UFC President Dana White has told Cuban middleweight fighter Yoel Romero to keep religion and politics at home, after Romero thanked Jesus Christ following his win over Lyoto Machida in Saturday's UFC Fight Night 70 event in Hollywood, Florida.
"You just won the biggest fight of your career, America doesn't want to hear your thoughts on Jesus. Keep that stuff at home; religion, politics, all that stuff. When you're out there fighting and you're being interviewed, they want to hear about the fight," White said in an interview with MMA Fighting.
"It's awesome you love Jesus; love Jesus all you want. You just don't have to do it publicly." more >>
After the U.S. Supreme Court ruled last Friday that same-sex couples have the constitutional right to get married, Chief Justice John Roberts and many others have argued that the reasoning used by the court to justify the right to same-sex marriage gives "no reason" why plural unions should be banned.
Although the ideas of people legally marrying more than one partner and married couples adding other love interests to their state-recognized marriages might seem far-fetched, Roberts' gay marriage dissent makes the case that the majority's opinion in Obergefell v. Hodges, written by Justice Anthony Kennedy, all but sets a precedent that could lead the nation down the slippery slope to the legalization of polygamy, also known as polyamory.
"Although the majority randomly inserts the adjective 'two' in various places, it offers no reason at all why the two-person element of the core definition of marriage may be preserved while the man-woman element may not," Roberts wrote. "Indeed, from the standpoint of history and tradition,a leap from opposite-sex marriage to same-sex marriage is much greater than one from a two-person union to plural unions, which have deep roots in some cultures around the world. If the majority is willing to take the big leap, it is hard to see how it can say no to the shorter one." more >>
The left has figured out how to successfully push through its agenda by using one simple tactic: demonizing the right. Even if there is no truth to the cruel labels, the left has figured out they work. Repeat the words "bigot," "hate," "sexist" and "intolerant" enough and they will start to stick. It's known as the "framing war," and Republicans aren't very good at it, probably because we're too nice. We're the party of Judeo-Christian morality, so calling the opposition names isn't considered polite. Instead, we naively think we can stick to debating the substance of issues and the truth will win out.
We saw how a very small minority within the left, the gay community — less than 3 percent of the population — was able to implement same-sex marriage. A small group of radicals labeled anyone who disagreed with their approach as bigots full of hate. They launched a clever ad campaign with glamorous, photoshopped pictures of celebrities in white wearing No H8 stickers on their faces and duct tape over their mouths. The approach worked, and the movement picked up steam. Support for same-sex marriage increased from 27 percent in 1996 to 60 percent this year, culminating in last week's sweeping U.S. Supreme Court decision.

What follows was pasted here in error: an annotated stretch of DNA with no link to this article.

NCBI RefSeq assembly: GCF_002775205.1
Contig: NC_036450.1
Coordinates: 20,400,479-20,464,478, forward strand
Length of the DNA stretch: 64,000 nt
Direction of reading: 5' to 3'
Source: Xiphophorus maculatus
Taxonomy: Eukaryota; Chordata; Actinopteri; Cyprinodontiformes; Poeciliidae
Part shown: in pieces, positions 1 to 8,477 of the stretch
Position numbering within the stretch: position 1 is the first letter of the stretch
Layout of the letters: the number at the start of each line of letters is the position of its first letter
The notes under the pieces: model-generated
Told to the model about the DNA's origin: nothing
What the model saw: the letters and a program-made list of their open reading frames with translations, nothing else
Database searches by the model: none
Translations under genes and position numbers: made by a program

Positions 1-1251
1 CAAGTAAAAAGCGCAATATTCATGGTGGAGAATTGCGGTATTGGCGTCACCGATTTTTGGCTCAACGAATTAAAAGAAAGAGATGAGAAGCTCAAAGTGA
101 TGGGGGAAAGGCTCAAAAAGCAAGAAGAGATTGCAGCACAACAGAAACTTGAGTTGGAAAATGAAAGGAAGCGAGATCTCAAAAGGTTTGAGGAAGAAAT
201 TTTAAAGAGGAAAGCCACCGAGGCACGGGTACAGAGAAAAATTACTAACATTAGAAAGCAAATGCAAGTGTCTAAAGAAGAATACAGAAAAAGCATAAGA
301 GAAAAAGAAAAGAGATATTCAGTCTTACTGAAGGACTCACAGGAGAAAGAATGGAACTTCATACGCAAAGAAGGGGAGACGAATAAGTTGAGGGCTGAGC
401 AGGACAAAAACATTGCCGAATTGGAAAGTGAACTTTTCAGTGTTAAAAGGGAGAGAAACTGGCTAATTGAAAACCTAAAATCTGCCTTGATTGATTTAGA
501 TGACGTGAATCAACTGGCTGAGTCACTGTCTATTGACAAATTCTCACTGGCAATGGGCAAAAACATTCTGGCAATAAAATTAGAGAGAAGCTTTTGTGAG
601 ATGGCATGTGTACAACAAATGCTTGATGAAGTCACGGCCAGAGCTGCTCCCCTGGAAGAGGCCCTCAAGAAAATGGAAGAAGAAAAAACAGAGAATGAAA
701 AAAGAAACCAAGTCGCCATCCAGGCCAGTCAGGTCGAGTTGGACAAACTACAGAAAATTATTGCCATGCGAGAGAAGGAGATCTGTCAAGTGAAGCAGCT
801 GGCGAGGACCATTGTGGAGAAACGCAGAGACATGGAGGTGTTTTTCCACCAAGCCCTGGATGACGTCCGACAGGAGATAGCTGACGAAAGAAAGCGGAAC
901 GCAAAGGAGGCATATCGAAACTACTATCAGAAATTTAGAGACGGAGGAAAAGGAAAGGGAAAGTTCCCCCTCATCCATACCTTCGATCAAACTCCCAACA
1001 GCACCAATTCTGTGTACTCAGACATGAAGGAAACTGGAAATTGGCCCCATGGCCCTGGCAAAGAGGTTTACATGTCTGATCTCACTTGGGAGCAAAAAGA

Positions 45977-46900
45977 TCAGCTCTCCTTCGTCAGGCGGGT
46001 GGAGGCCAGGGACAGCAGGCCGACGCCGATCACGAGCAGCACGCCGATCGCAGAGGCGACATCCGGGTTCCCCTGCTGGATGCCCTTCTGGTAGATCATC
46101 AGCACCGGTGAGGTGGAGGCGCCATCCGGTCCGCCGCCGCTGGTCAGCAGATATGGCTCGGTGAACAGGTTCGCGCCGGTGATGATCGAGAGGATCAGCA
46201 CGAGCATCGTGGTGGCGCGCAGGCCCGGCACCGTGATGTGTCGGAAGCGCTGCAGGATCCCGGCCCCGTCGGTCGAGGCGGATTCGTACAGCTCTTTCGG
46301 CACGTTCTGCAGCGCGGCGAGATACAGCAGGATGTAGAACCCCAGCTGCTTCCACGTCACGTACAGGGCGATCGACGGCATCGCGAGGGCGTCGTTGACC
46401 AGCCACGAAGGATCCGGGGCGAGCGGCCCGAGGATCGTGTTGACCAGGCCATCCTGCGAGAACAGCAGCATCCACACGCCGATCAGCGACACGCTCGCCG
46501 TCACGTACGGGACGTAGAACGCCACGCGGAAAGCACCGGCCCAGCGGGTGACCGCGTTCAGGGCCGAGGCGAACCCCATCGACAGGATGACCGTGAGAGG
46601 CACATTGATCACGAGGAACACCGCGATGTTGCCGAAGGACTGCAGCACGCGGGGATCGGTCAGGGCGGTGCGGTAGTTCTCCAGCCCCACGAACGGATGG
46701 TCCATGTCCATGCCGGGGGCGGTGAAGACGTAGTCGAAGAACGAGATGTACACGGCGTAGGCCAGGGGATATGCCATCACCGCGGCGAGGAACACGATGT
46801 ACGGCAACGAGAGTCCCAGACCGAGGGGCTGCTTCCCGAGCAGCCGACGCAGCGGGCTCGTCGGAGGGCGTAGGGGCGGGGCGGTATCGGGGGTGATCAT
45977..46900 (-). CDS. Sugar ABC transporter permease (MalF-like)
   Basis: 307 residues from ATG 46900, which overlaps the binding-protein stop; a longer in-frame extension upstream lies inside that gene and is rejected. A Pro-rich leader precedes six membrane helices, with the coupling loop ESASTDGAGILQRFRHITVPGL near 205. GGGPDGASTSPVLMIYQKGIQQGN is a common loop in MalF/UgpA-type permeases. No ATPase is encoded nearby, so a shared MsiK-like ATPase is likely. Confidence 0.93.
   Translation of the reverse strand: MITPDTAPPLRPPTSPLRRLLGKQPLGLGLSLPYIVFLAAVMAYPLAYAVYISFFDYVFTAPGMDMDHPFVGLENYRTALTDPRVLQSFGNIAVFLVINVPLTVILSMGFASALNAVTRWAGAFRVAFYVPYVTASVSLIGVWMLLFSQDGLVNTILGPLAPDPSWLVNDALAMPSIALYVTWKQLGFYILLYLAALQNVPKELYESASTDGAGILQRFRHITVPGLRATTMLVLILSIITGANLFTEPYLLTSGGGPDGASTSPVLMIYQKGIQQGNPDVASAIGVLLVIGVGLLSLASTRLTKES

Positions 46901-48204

California megachurch pastor Greg Laurie gave a special sermon Sunday to help his congregation and Christians elsewhere in the country deal with the U.S. Supreme Court ruling legalizing gay marriage.
There are at least six things that Christians can do, he said, including showing the power of a biblical marriage to the world in his Sunday sermon titled "Stand Your Ground!"
"The church is under attack around the world," the Harvest Ministries pastor said as he began the sermon on Sunday, two days after the Supreme Court ruled that same-sex marriage is a constitutional right. more >>
Now that Christianity is strange to the larger American culture, Christians have an opportunity to reclaim the freakishness of the Gospel message, Russell Moore writes in his new book, Onward: Engaging the Culture Without Losing the Gospel.
"As American culture changes, the scandal of Christianity is increasingly right up front, exactly where it was in the first century. The shaking of American culture will get us back to the question Jesus asked his disciples at Caesarea Philippi: 'Who do you say that I am?' As the Bible Belt recedes, those left standing up for Jesus will be those who, like Simon Peter of old, know how to answer that question.
Once Christianity is no longer seen as part and parcel of patriotism, the church must offer more than 'What would Jesus do?' moralism and the 'I vote values' populism to which we've grown accustomed. Good," wrote Moore, president of the Southern Baptist Convention's Ethics & Religious Liberty Commission, in Chapter two. more >>
Outspoken San Antonio, Texas pastor John Hagee joked Tuesday that "God will have to judge America" or "apologize to Sodom and Gomorrah" after last week's U.S. Supreme Court decision that legalized same-sex marriage nationwide.
"This Supreme Court has made American the new Sodom and Gomorrah," said Hagee during his "Hagee Hotline" broadcast. "God will have to judge America or He's going to have to apologize to Sodom and Gomorrah."
During the program, Hagee called the ruling a "naked judicial power grab" and a "direct attack on states' rights." more >>